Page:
Thursday, May 31, 2007

Zero Sum Church?

There are enough people to go around without churches needing to compete head-to-head against each other. The director of the Center for the Study of Religion at Princeton University, Robert Wuthnow, said the basic makeup of the U.S. looks like this:

• About one in four of American adults is devoutly religious;
• one in four is secular, and
• the remaining half is mildly interested about religion.

In other words three out of four people are not committed church-goers and, thus, the Church is not a zero sum game. By "zero sum" I mean that for one to gain, another must lose an equal amount. Some folks practice church this way, effectively ignoring evangelism and depending on transfer growth. Many programs in churches are geared to appeal to those who already have a developed interest in Christ, but might be willing to upgrade. But the Church, no matter where it's located, is almost certainly sitting atop an untapped reservoir of unchurched and postchurched people, waiting to be evangelized or restored.

If every congregation sought out the lost as they're supposed to, every church could multiply and max out instead of operating at half strength.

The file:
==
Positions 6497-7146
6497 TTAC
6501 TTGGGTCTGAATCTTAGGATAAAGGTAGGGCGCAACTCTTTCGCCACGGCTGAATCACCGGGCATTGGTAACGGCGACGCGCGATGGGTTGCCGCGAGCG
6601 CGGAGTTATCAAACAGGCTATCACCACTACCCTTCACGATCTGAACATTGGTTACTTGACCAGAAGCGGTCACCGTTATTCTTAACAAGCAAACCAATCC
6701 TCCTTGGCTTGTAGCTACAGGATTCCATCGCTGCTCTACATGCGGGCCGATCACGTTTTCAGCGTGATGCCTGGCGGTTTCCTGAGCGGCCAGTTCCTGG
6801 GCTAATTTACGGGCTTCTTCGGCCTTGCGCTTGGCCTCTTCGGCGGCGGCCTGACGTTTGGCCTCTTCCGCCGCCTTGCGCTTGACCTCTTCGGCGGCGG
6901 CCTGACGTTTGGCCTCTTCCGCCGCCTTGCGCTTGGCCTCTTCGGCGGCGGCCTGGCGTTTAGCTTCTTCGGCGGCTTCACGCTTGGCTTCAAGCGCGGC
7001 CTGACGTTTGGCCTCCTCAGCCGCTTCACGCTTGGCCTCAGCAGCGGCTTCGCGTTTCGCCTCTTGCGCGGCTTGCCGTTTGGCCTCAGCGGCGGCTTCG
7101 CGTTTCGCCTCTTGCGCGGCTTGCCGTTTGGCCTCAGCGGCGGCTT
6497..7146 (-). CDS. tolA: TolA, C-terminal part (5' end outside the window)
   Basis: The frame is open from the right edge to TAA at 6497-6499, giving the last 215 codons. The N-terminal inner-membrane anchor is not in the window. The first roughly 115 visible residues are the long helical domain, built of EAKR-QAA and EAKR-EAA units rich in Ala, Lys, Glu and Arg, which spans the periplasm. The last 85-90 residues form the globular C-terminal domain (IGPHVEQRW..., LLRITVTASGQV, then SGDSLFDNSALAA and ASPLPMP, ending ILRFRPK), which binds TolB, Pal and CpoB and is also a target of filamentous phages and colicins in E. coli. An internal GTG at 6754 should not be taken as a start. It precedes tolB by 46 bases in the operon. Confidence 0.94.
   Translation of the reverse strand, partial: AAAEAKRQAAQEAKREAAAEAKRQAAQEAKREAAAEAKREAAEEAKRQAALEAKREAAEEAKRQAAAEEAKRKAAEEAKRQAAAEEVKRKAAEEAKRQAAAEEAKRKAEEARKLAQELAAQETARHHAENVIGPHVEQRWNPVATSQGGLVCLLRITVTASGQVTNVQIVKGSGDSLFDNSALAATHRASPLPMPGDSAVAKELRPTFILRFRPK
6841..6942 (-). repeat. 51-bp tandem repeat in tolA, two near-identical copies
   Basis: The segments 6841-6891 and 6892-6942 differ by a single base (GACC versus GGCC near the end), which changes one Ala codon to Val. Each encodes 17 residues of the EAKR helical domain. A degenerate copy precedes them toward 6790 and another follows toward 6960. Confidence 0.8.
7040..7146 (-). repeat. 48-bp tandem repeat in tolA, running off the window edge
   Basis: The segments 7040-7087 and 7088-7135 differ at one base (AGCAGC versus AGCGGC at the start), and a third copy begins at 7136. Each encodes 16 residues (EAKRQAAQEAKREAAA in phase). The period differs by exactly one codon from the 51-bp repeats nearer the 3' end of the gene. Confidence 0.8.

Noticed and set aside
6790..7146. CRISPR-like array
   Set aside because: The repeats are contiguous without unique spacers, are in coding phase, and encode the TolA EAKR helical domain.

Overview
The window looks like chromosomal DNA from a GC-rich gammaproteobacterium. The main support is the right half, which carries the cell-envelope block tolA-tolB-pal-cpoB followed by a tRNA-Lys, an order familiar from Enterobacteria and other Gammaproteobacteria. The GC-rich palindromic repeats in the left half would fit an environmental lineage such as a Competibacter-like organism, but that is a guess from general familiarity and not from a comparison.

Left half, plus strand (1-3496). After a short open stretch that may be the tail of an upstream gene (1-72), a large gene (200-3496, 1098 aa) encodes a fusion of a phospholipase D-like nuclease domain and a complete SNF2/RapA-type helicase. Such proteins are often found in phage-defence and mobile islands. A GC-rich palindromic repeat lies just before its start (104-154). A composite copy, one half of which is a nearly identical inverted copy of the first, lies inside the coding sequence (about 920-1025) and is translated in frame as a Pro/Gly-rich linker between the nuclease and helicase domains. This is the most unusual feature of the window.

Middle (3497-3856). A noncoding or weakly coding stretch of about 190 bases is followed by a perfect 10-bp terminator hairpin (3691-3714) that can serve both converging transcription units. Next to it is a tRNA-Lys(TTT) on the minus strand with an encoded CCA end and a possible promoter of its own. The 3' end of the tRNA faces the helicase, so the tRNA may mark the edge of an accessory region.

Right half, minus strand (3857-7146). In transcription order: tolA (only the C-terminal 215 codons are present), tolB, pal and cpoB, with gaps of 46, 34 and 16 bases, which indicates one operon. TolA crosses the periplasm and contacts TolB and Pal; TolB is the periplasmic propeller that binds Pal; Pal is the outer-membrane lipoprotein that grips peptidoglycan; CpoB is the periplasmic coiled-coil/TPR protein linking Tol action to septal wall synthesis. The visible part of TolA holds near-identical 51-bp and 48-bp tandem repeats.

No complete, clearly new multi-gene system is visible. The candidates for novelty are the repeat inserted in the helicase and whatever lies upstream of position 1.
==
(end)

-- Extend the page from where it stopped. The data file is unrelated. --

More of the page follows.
In regard to "sheep stealing," the practice of targeting practicing Christians and luring them to your own congregation, we just don't go there. In many respects it's unethical and you're really not going to get the people the church family needs (you'll just attract more folks with consumer mentalities). Instead of stealing sheep, however, we do plant green grass. We want to create as healthy and functional a church family as possible: instead of overloading you with programs or cramming our own idiosyncrasies down your throat, we try to model genuine, earnest, and consistent Christianity. We won't necessarily wow you, but I believe we'll have a profound and lasting impact (it's the same approach I have to parenting – no flashy gimmicks, just consistency and integrity). I believe that Christians with dysfunctional church experiences (the postchurched or soon-to-be postchurched) will be drawn to this.

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